May 14, 2018

​Brocade Stops Black Eagle is this week’s CHEER Champion of the Week. Brocade (Crow-Mandan-Hidasta) is an RN at the Indian Health Service (IHS) Crow/Northern Cheyenne hospital on the Crow Indian Reservation in Montana and Project Leader on IHS’ Healthy Mothers, Healthy Tribe initiative in that area. CHEER is the Billings Area contractor on this initiative, which is funded by an Inter-Agency Agreement between the Office on Women’s Health and IHS. Healthy Mothers, Healthy Tribe aims to improve prenatal care and drug use prevention and treatment within the Crow and Northern Cheyenne Indian Tribes and the facilities that serve them.

“My goal for the Healthy Mothers, Healthy Tribe project is to improve prenatal care in the community,” says Brocade. “By providing the best health care to women, we will have a healthier future generation. They are our future.” Substance abuse is high in the area, and reducing this is one of the main focuses of the Healthy Women, Healthy Tribe project.

Brocade’s prenatal support group, held in partnership with the Secret Shawl Society, has been inspiring and well-attended. Brocade is not only a nurse but an artist, and she is teaching the women in her group how to bead and to make cradleboards and moccasins. Check out this inspiring youtube video about her beading work.

Brocade shares, “On Christmas Day 2016, I lost my mother to gynecologic cancer and then 6 months later my sister died in a car accident. After I lost my sister I slipped into a depression. I didn’t want to get out of bed. The only way I could get myself out of bed was by beading from sun up to sun down. It helped me to get through all those feelings and emotions. I hope by showing the women who are struggling with substance abuse how to bead, it will help them in the ways that it helped me.”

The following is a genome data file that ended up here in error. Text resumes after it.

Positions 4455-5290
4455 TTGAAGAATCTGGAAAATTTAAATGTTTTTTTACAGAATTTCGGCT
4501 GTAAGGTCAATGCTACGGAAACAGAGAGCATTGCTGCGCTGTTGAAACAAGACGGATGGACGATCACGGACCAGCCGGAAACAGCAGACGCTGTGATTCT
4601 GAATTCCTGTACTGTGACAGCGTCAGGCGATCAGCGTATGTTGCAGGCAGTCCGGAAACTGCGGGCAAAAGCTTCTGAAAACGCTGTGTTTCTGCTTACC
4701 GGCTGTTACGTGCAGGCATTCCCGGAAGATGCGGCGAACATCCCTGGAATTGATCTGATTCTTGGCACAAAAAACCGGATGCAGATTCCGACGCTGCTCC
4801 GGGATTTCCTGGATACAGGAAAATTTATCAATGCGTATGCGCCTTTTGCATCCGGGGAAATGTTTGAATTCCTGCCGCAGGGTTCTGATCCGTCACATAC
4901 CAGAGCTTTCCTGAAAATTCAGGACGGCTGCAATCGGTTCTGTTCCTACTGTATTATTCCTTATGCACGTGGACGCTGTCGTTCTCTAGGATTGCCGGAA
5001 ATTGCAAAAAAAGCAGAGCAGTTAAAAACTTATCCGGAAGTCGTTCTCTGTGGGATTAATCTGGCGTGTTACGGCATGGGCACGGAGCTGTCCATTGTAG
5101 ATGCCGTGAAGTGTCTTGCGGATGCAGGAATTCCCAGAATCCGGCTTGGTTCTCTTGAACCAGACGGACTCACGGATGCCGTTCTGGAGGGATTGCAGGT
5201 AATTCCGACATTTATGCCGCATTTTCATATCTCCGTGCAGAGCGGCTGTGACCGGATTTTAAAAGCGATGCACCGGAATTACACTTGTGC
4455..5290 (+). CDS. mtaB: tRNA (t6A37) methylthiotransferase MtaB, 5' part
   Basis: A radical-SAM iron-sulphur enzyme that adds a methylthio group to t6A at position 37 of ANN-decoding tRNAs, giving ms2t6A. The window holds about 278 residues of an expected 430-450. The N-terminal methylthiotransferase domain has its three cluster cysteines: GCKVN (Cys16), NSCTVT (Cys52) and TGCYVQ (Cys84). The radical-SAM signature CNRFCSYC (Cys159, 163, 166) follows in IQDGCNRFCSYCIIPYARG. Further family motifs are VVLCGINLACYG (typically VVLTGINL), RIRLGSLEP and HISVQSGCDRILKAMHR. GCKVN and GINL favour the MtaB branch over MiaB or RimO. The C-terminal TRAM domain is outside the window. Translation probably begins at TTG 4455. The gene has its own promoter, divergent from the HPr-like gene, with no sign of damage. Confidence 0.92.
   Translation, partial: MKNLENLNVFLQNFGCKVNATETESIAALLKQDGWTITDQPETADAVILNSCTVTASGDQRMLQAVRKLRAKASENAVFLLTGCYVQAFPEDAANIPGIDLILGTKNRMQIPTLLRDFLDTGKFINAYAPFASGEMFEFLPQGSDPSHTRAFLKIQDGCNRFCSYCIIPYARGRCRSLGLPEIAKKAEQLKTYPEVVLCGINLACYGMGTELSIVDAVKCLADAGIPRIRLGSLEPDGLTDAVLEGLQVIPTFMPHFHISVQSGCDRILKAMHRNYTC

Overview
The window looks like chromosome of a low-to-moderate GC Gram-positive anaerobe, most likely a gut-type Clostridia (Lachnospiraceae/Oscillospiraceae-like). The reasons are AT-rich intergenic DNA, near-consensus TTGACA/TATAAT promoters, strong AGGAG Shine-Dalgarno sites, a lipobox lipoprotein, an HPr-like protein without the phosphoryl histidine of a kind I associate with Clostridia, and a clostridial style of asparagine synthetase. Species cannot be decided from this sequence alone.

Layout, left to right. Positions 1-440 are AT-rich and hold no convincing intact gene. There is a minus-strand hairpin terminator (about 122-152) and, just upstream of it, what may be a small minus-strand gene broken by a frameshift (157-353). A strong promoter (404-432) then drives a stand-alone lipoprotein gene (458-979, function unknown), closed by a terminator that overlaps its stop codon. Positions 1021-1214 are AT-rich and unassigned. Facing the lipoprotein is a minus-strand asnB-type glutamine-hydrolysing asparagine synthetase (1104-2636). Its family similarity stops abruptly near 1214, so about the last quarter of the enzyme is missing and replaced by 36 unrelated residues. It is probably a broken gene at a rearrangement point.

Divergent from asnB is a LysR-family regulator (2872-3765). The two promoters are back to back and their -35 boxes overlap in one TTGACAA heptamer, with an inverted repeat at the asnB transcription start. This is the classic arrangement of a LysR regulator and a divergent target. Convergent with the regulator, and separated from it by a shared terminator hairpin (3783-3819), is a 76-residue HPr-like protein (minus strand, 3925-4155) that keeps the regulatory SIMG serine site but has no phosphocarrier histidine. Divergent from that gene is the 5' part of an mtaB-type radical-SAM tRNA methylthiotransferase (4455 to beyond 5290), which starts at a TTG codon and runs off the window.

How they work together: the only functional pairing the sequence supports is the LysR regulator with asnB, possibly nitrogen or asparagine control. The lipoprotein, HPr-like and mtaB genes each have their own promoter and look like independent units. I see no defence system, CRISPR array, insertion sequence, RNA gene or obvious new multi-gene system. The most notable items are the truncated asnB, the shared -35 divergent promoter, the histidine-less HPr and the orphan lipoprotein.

Brocade has jumped into her role as Healthy Mothers, Healthy Tribe Project Lead with both feet, and is taking a tremendous amount of initiative to make the project effective. Her role includes: providing project oversight; collaborating with local providers; culturally integrating the initiative with the patients; developing a designated ambulatory clinic for the project; establishing a prenatal support group; coordinating with Tribal representatives; ensuring hospital preparation for prenatal services; and hosting events to attract patients.

In the past year and a half, Brocade has hosted 3 successful prenatal clinics. First, she reaches out to various hospital departments to find a date that works for everyone. Then, she informs the community about the prenatal clinic with flyers and telephone calls. When the women arrive to the all-day clinic, staff members greet them, evaluate their needs, and create a personally tailored schedule of visits to applicable departments: behavioral health, dental, optometry, Public Health Nursing, benefits, OB, and WIC. Representatives from each of these departments are situated throughout the hospital and the OB clinic rooms, and the women travel around to meet with them. Each of these clinics has attracted many new patients, with an average of 10 women completing each clinic. In addition to achieving a healthier pregnancy, women who complete the clinic receive a free car seat.

We are very fortunate to be working with you, Brocade! Keep up the great work!